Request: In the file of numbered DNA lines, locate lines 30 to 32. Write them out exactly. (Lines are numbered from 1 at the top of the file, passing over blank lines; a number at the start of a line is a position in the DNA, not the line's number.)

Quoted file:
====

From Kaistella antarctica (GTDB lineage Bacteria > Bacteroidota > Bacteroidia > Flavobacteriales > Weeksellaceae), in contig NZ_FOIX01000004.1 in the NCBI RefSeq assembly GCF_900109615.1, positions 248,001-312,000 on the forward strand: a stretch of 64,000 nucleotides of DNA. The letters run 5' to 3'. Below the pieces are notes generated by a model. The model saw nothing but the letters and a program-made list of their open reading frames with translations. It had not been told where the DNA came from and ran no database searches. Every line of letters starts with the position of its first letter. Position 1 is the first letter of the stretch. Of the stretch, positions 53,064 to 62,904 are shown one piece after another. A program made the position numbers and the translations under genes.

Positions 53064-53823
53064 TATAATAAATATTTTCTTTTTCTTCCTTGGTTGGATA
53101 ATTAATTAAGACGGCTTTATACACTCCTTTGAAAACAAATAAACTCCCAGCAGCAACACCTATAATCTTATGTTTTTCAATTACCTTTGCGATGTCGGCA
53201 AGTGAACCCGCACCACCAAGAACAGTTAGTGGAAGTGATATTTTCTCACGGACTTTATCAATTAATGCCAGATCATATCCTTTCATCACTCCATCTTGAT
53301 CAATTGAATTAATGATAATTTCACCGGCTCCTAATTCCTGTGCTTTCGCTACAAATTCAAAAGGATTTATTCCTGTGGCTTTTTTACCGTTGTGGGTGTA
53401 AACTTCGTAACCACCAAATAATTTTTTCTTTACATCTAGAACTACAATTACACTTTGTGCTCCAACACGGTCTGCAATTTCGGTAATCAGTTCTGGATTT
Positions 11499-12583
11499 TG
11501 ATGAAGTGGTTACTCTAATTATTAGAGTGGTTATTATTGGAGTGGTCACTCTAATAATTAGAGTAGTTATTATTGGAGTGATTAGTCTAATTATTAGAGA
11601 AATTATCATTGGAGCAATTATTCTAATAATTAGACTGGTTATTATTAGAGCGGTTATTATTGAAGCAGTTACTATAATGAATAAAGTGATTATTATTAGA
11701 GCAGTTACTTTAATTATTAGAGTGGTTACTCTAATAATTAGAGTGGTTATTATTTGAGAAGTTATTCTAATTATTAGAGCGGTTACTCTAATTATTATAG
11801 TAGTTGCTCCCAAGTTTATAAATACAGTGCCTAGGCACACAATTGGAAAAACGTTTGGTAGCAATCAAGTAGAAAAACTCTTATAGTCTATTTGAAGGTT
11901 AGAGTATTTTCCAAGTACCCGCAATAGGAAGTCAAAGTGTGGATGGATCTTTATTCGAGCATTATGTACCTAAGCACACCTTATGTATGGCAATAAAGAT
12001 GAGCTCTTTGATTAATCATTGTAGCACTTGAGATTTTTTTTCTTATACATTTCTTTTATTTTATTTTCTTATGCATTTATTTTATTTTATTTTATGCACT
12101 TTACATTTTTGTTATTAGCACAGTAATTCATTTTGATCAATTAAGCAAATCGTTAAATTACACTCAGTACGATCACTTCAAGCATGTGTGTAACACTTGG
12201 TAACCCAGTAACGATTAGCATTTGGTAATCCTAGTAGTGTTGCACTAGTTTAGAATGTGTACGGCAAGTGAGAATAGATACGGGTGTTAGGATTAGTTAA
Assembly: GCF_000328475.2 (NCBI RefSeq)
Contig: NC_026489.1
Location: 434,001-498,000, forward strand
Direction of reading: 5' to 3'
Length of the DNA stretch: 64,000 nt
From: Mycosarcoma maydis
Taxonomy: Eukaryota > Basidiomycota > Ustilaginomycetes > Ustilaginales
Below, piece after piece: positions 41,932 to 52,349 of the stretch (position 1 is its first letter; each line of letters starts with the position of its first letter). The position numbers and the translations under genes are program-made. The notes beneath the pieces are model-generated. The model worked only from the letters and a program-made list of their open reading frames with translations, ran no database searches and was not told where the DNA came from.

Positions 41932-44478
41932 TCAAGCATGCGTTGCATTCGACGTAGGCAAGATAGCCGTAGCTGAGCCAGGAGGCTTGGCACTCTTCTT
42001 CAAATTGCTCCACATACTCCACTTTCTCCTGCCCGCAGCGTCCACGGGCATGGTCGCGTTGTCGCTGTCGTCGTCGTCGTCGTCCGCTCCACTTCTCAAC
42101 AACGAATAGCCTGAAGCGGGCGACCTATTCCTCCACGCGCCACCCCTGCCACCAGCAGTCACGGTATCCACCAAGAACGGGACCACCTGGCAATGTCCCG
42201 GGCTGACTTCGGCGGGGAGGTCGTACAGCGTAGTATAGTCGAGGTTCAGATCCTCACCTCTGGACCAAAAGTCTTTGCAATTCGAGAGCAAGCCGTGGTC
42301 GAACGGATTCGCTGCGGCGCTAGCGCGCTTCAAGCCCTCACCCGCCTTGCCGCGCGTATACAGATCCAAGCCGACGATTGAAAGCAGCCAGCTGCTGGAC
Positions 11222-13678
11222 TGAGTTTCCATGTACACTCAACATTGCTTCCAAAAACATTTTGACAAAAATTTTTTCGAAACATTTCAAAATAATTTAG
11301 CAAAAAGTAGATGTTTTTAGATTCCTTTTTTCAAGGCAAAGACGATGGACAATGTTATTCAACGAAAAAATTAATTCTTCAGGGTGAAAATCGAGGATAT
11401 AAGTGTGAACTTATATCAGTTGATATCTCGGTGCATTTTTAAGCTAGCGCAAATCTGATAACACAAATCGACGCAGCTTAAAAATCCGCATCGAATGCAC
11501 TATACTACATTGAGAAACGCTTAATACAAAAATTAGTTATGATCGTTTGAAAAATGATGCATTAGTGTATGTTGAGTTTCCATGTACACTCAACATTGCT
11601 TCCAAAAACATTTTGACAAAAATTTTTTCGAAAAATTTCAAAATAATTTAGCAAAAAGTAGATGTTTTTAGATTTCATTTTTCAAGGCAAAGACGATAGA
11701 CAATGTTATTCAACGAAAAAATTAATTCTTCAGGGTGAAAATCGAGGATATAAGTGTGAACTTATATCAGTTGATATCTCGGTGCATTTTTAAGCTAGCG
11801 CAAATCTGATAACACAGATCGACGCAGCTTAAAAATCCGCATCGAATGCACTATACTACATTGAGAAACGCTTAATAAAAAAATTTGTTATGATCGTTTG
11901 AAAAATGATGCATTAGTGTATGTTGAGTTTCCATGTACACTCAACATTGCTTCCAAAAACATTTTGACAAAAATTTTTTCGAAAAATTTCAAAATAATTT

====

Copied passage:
42201 GGCTGACTTCGGCGGGGAGGTCGTACAGCGTAGTATAGTCGAGGTTCAGATCCTCACCTCTGGACCAAAAGTCTTTGCAATTCGAGAGCAAGCCGTGGTC
42301 GAACGGATTCGCTGCGGCGCTAGCGCGCTTCAAGCCCTCACCCGCCTTGCCGCGCGTATACAGATCCAAGCCGACGATTGAAAGCAGCCAGCTGCTGGAC
Positions 11222-13678